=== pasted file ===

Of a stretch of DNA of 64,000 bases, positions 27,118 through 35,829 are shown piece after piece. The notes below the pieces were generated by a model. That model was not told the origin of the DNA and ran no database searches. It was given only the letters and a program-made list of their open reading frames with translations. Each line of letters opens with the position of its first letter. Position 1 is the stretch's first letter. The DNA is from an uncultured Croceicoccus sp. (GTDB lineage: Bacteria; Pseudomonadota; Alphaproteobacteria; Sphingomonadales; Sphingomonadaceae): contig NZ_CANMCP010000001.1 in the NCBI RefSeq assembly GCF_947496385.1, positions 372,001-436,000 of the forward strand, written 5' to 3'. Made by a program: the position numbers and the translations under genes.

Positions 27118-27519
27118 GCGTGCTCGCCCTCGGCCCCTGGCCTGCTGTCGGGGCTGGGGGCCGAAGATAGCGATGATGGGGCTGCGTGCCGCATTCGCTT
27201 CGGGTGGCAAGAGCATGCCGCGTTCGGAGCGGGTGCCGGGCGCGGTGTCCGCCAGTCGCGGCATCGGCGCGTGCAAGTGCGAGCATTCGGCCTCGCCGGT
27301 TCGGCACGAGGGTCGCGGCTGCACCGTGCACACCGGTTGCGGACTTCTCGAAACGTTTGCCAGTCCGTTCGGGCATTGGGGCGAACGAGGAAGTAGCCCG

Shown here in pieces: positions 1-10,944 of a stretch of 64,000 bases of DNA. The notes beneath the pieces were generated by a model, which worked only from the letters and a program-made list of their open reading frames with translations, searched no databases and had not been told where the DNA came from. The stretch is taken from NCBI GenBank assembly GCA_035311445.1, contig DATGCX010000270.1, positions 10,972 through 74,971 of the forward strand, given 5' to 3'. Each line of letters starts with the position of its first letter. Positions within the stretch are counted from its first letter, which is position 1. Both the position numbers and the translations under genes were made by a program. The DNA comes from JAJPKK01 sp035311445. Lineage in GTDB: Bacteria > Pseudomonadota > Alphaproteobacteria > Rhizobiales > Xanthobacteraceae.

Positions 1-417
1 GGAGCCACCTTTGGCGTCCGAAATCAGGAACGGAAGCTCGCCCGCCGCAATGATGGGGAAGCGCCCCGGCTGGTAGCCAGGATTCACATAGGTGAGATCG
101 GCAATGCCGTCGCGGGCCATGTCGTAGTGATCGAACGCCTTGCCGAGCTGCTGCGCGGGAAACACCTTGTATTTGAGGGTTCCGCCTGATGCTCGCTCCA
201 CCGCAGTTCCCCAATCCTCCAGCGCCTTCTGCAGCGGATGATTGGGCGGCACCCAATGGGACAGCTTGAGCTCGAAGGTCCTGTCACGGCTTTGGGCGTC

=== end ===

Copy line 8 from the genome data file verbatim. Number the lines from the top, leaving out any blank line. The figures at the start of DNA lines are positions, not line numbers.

1 GGAGCCACCTTTGGCGTCCGAAATCAGGAACGGAAGCTCGCCCGCCGCAATGATGGGGAAGCGCCCCGGCTGGTAGCCAGGATTCACATAGGTGAGATCG